We are in the era of automation. Each year, robots are becoming more and more visible in our cities. At this point, it isn’t that difficult to think of a future where we will be in a full-blown cohabitation set-up with robots.
The question is, are cities prepared for a robot-filled future? What can we do right now to make sure that cities will become an environment that will allow humans and robots to live together in peace?
Seng Loke from Deakin University School of Information Technology recently tackled this matter in his article, Robot-Friendly Cities.
Let’s go through the main points of the article.
Urban Environments, Not Just for Humans: a Problem?
The city environment in the future will not only be occupied by humans — a lot of autonomous systems will be sharing this space.
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Robots will be used for a wide variety of purposes — in transportation, to help people with special needs, to assist in the hospitality industry, to clean up our streets, to act as couriers in delivery services, just to name a few.
Not always would robots be welcomed in urban spaces. This is especially true for places intended for humans use — walkways, roads, cycling lanes, to cite some examples.
With our present-day situation, cities are already crowded. Factoring in the presence of robots, this can get even worse if we don’t manage their presence in urban spaces well enough .
From Coordination for Humans to Coordination for Machines: a Solution
How then can we prevent this crowded-city scenario? A critical factor will be the ability of the robots to self-regulate and coordinate.
For instance, let’s look at cleaning robots.
To make sure that cleaning robots will be maximizing the use of the urban space they occupy, they can be configured to communicate with other cleaning robots so that particular areas of the city will be delegated to the one or the other.
On the other hand, delivery robots can communicate with other delivery robots with regards to their delivery schedules in order to prevent them from congesting the roads.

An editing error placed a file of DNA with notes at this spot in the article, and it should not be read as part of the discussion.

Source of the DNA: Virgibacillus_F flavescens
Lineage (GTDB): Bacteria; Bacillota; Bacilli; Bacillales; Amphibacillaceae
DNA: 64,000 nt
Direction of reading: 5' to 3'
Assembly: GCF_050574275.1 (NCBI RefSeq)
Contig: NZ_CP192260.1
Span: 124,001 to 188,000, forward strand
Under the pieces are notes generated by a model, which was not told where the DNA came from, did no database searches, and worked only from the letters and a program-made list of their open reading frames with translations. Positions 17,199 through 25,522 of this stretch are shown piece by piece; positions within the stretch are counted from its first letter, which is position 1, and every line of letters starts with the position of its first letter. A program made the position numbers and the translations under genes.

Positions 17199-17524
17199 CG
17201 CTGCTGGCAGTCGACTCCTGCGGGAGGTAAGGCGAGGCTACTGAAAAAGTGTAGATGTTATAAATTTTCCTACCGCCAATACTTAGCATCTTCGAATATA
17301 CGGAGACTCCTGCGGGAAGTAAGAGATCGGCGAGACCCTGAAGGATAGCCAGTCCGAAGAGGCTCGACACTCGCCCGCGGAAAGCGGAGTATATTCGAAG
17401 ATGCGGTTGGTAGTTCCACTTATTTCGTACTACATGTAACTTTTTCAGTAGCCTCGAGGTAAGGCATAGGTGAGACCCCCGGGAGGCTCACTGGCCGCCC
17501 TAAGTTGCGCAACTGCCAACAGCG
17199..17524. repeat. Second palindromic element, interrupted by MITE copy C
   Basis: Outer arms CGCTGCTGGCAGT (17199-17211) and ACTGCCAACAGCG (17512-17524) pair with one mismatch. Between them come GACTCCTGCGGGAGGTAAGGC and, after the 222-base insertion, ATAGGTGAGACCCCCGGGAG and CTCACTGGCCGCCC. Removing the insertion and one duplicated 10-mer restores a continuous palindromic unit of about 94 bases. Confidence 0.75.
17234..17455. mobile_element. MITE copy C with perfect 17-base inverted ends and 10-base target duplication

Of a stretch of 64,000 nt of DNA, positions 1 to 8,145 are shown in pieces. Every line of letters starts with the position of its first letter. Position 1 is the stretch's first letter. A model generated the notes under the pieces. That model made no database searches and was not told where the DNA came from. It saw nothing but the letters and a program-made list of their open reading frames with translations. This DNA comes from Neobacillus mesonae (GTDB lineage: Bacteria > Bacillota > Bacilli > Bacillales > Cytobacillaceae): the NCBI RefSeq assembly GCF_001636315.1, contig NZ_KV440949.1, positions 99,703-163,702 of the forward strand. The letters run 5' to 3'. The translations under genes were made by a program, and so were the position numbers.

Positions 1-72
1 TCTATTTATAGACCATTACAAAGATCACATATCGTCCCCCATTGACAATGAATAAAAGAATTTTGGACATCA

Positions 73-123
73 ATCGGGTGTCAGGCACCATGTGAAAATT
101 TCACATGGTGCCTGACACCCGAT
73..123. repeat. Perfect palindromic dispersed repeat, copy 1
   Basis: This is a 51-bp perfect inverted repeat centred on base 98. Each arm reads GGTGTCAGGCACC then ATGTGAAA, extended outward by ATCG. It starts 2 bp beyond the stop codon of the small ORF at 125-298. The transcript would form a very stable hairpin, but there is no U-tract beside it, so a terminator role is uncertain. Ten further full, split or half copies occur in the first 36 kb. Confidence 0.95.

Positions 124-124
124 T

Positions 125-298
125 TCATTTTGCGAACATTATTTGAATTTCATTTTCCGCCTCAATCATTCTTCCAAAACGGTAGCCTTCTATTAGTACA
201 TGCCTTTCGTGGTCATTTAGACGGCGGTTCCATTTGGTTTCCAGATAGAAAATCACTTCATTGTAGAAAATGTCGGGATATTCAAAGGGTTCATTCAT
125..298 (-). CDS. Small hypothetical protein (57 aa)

Communication between the robots will not only prevent the crowding of urban spaces, it will also help them perform the duties they are designed to do.
Functions, Regulations, and Norms
Loke identified three layers of behaviour which robots can act in accord to:
- The primary purpose for which a robot was built.
- The regulations applicable within its working spaces.
- The societal norms and conventions.
Consider again the cleaning robot example:
- Their primary purpose is to clean pathways
- Some regulations applicable include operation hours and cleaning area assignments.
- A societal norm they should comply to is to avoid passing pedestrians, even if doing so will slow down their operations.
Following these three layers of behaviour, the actions of robots are optimized in terms of their ability to cohabitate with humans.
Loke also proposed that the electronic tagging and licensing of robots are also necessary to make sure that robots in the public setting for the purpose of traceability and accountability.
Given that robots might end up living in multicultural cities, Loke also suggested that the ability of robots to distinguish different cultures and act properly based on the identified culture should be researched upon. Cultural awareness will allow robots to integrate even better in urban spaces.
Benefits Come with the Cost of Hard Work
A robot-friendly city will be one of heightened convenience, efficiency, and accessibility for everyone.
All of these will only be actualized if we are willing to put in the hard work of setting up an environment that will be a safe space for both humans and robots.
Given how rapid developments are in the domain of robotics are, we should be starting as early as now.